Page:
Where’s Mungwari and his athletes?

IndependentSport View – With Itai Dzamara

PROBABLY among the individuals who have made the highest number of court challenges in their lifetime is one Joseph Mungwari, an athletics administrator.
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The Sports and Recreation Commission (SRC) expelled Mungwari, former president of the then Amateur Athletics Association of Zimbabwe (AAAZ), together with his entire executive in 2000.


The reasons for the expulsion of the executive included failure to submit audited financial statements for three years, maladministration and favouritism in selection as well as violation of constitutional stipulations regarding the selection of members into athletics leadership.


An interim executive led by Albert Muyambo as the president and Thabani Gonye as the secretary-general was appointed by the SRC to run the affairs of the sport in the country.


Athletics, just like most other sporting disciplines in the country, was walking wounded – without sponsorship, structures crumbling nationwide and performance standards tumbling.


Mungwari spent most of the time between 2000 and last year filing challenges in the courts against his expulsion from the AAAZ. He also challenged on several occasions decisions to have elections to choose a substantive leadership for the athletics body.


All he wanted was the reinstatement of his de-registered executive. This sucked a lot of energy from athletics, as attention would focus on the squabbling as well as jostling for power.


At the same time, it inevitably invited the isolation of Zimbabwe from the international athletics arena.


It will be remembered how the International Amateur Athletics Federation (IAAF) almost excluded Zimbabwean athletes from the 2002 Commonwealth Games held in Manchester, England.


The international body however allowed Zimbabwean athletes to participate, albeit with inadequate preparations that cost the team.

Zimbabwe had for two years been ineligible for annual grants from the IAAF, which plays a major role in preparations for major events as well as provides a lifeline in the running of local athletics.


Efforts by the interim committee towards correcting a number of issues on the athletics scene, which included organising elections as per IAAF instructions, failed on several occasions as Mungwari would rush to the courts seeking the continuation of the impasse.


The courage and determination with which Mungwari pursued his agenda would have led us into believing here was a man seriously eager to commit himself to the sport. Probably with the conviction that he would lead athletics to greater heights in this country.


Mungwari eventually bounced back at the helm of the athletics body, which had changed its name to become National Athletics Association of Zimbabwe (NAAZ), last year through elections boycotted by members of the interim committee. The recommendation by IAAF and the SRC to have a merger of members from Mungwari’s camp and those in the interim executive couldn’t be implemented. The result was the unchallenged take-over of the NAAZ leadership by Mungwari.


He retained the throne for which he had frantically fought for three years only to find it indifferent. The three years he had spent troubling the courts with athletics squabbles had exacerbated the myriad problems afflicting the sport in the country.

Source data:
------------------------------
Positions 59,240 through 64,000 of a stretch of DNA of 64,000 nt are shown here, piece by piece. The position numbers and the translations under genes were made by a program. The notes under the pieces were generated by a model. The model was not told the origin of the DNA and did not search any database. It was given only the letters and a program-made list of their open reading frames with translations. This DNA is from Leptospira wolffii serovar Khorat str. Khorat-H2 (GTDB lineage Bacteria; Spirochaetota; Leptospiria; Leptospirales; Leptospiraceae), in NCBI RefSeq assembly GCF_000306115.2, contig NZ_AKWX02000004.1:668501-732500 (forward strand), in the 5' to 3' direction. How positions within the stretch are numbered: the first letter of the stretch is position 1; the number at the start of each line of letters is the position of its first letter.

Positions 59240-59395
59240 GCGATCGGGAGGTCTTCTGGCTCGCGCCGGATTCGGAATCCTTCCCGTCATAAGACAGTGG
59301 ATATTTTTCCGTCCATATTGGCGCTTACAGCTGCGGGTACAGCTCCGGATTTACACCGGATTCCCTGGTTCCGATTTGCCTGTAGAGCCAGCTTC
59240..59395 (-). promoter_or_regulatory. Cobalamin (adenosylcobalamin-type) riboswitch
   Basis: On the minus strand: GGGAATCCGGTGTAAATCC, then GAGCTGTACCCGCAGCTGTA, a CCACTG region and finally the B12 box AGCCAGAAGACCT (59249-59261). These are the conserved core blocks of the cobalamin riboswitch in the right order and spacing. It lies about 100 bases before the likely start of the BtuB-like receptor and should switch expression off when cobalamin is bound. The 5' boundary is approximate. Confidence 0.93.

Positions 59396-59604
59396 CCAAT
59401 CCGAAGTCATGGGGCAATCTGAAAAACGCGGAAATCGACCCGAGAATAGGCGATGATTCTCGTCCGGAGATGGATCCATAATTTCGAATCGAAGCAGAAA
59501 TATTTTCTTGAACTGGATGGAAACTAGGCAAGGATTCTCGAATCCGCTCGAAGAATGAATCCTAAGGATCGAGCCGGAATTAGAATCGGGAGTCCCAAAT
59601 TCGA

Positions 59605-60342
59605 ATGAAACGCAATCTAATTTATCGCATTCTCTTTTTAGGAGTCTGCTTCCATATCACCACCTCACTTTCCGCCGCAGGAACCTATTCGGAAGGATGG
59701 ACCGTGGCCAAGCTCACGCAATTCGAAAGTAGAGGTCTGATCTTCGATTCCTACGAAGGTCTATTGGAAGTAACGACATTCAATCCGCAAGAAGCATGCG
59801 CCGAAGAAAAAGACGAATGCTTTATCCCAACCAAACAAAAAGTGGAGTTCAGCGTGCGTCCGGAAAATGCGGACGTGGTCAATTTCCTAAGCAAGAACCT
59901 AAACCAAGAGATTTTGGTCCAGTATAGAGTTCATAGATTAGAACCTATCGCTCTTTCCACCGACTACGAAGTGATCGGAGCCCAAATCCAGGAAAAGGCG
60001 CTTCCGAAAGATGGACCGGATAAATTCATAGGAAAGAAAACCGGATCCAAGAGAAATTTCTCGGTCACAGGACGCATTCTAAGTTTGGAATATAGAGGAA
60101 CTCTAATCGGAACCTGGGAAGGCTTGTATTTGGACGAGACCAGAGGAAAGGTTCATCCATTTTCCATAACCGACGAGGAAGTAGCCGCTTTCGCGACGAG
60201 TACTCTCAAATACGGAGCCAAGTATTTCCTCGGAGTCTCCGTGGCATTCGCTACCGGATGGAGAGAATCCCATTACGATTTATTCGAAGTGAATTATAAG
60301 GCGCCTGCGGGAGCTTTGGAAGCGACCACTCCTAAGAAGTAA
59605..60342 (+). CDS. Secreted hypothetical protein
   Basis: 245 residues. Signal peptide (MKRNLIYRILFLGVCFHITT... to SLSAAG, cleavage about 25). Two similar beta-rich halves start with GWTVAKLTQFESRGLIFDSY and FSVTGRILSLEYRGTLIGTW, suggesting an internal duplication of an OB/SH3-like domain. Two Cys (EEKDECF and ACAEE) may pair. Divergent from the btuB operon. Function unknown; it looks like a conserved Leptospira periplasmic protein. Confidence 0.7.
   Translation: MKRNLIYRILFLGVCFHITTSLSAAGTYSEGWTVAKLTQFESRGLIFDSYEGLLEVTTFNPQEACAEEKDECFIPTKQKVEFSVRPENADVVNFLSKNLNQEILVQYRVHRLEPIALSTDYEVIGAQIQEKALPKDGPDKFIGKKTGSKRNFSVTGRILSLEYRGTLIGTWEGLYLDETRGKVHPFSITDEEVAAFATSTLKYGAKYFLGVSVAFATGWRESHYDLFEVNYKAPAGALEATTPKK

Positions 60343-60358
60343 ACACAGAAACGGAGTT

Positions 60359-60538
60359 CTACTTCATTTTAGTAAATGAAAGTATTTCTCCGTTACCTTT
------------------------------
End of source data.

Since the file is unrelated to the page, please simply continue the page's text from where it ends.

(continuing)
And, with such a pathetic state of affairs, it would appear all that Mungwari was fighting for was the top position in local athletics administration for the mere sake of sprucing up his CV.


Mungwari and his executive at NAAZ are conspicuous by their absence from the sporting arena. They are conspicuous by their silence. Athletics, which is one of the few sports in the country that easily has identity at grassroots level, is also nowhere to be seen. It is languishing in obscurity.


The national structures have further crumbled. I learnt this week that provincial leaderships, which according to the NAAZ constitution must be changed through elections annually, have not held elections since 1999. New members to provincial executives have either been appointed or co-opted, precisely one of the key reasons cited by the SRC when it de-registered Mungwari’s executive in 2000.


There are eight NAAZ provinces under which clubs countrywide are affiliated. However, what only remains are names and nothing occurs on the ground. Most clubs have folded while the existing have in essence nothing to do due to the lack of national competitions.


NAAZ has so far this year failed to organise credible national competitions largely because of poor administration as well as lack of sponsorship. The formerly major features on the athletics calendar such as the Dairibord National Championships, the Chibuku National Championships and the Mobil National Championships cannot be compared to the circus that currently characterises athletics in this country.


Provincial competitions have either lost their lustre or are very few and far between. For example, Mashonaland province has held one poorly organised competition in Kadoma last month since the beginning of the year.


NAAZ has failed to organise a single competition for the purpose of selecting athletes for the Olympic Games in Greece next month. Selection and preparations for major competitions such as the Olympics must involve facilities that are up to standard, with tartan tracks as well as electronic timing.


In Zimbabwe only three venues, the National Sports Stadium, University of Zimbabwe and National University of Science and Technology, meet the basic standards.


Just where are Mungwari and his executive? Where have they dragged athletics?


The hunger for power that Mungwari showed must be justified through hunger for success and achievement!


Send comments to dzamarai@yahoo.com

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